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  #21  
Unread 09-22-2019, 10:12 AM
Andrew Szilvasy Andrew Szilvasy is offline
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Yeah, Nausheen and Alicia were in the volume and deserve kudos. So does anyone in that volume. I certainly wouldn't turn it down.

It's impossible to read everything, and everyone knows that the "Best of..." series is going to necessarily be an exercise in "Poems liked by the Guest Editor." Still, I'd say it's not just the Jackson, his wife, and Lehman: he put his boss in there, too. And I think few would gripe seriously about the volume of NYU poets if it weren't for the other problems.

But, if you're trying to make a "Best of..." series, I should think you ought to work on broadening your horizons.
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  #22  
Unread 09-22-2019, 10:51 AM
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Aaron Novick Aaron Novick is online now
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I missed which forum this was one and was about ready to offer Andrew some major congratulations. Alas.

Including his own poem is obviously pretty disgusting, though one should keep in mind that "disgusting" here is relative to the fact that the stakes are about as close nil as you can get without being literally zero (for reasons Nemo gave).
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  #23  
Unread 09-22-2019, 04:53 PM
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Julie Steiner Julie Steiner is offline
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Quote:
Originally Posted by Julie Steiner View Post
[My] Best [Friends in] American Poetry
Okay, I concede that I went too far on that one. If good work by good poets gets well-deserved visibility from this, of course I'm happy about that. And yes, it's unfair that poets who had nothing to do with any impropriety might have their own selections by this editor regarded as possibly tainted.

But isn't that the point? Isn't the tarnishing of the integrity of an honor the main reason why the custodians of that honor should have rules to avoid the appearance of impropriety in their selection processes?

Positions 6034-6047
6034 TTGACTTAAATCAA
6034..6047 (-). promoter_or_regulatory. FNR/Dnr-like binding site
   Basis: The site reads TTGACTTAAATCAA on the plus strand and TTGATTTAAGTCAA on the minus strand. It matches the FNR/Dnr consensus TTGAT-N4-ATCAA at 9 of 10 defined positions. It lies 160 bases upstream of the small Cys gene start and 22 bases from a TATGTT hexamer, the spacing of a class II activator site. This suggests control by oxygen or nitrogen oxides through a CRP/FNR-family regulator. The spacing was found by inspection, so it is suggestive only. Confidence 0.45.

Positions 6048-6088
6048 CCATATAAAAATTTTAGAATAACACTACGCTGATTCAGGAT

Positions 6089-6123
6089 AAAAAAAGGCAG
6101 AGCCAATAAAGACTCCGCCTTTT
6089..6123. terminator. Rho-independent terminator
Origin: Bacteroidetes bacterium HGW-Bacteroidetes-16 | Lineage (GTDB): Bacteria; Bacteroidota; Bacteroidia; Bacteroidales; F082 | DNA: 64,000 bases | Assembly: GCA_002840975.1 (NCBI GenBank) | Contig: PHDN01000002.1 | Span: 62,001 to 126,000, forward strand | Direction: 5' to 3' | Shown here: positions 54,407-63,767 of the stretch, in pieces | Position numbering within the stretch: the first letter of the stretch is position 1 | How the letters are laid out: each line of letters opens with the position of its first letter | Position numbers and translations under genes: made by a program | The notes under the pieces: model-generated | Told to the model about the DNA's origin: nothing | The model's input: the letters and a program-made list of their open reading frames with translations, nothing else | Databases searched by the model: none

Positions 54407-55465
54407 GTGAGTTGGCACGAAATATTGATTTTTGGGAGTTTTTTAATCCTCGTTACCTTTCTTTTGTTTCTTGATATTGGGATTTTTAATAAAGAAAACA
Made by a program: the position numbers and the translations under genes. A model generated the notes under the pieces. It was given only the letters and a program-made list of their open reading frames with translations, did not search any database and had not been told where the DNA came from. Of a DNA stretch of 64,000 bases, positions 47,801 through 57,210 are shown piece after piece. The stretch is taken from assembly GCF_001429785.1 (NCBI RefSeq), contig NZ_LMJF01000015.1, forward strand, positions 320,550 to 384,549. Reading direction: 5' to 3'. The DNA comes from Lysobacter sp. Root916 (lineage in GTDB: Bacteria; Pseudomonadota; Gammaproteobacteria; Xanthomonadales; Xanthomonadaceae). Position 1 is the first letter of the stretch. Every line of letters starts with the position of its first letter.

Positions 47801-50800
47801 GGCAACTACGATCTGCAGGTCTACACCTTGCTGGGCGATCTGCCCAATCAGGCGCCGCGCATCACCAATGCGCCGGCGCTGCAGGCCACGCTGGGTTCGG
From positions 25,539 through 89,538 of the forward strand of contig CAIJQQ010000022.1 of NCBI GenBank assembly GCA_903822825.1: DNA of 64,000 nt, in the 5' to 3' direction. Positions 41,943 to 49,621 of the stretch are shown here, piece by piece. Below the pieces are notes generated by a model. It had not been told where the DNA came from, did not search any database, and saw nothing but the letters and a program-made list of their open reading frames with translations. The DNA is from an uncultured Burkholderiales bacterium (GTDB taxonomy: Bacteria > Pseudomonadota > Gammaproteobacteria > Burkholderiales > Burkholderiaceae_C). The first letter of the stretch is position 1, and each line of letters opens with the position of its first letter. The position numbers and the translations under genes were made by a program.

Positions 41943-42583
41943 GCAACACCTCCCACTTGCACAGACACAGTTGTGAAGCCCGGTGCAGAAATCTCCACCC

I also take a very dim view of the "everybody knows that this kind of favoritism and self-dealing has been going on behind the scenes forever, so who cares whether it takes place in broad daylight?" defense.

When my congressmember, Randy "Duke" Cunningham, was caught soliciting bribes in return for federal contracts, no one who commented on the situation seemed at all surprised to learn that a congressmember had been soliticing bribes for federal contracts. What shocked people was that he was so shameless and open about it that he actually did so on his official House of Representatives stationery.

That's what gets me in the BAP situation, too. I'm not at all shocked to learn that favoritism and self-dealing exist in the poetry world. But I'm also not going to shrug at the fact that this time the editor and publisher aren't even bothering to hide their ethically questionable behavior.

Yes, I know that what Major Johnson [CORRECTED: Johnson! Doh!] has done in honoring his own, his wife's, his boss's, and his friends' work is not illegal, and he probably honestly considered these pieces to be among the the year's most accolade-worthy poetry. I also know very well that poetry editors and judges tend to move in certain circles because they have an affinity for a particular style of expression and craft, that heavy hitters have inevitable professional and personal ties to other heavy hitters and cannot exclude them without damaging the completeness of a book that is supposed to contain the best work, etc., etc.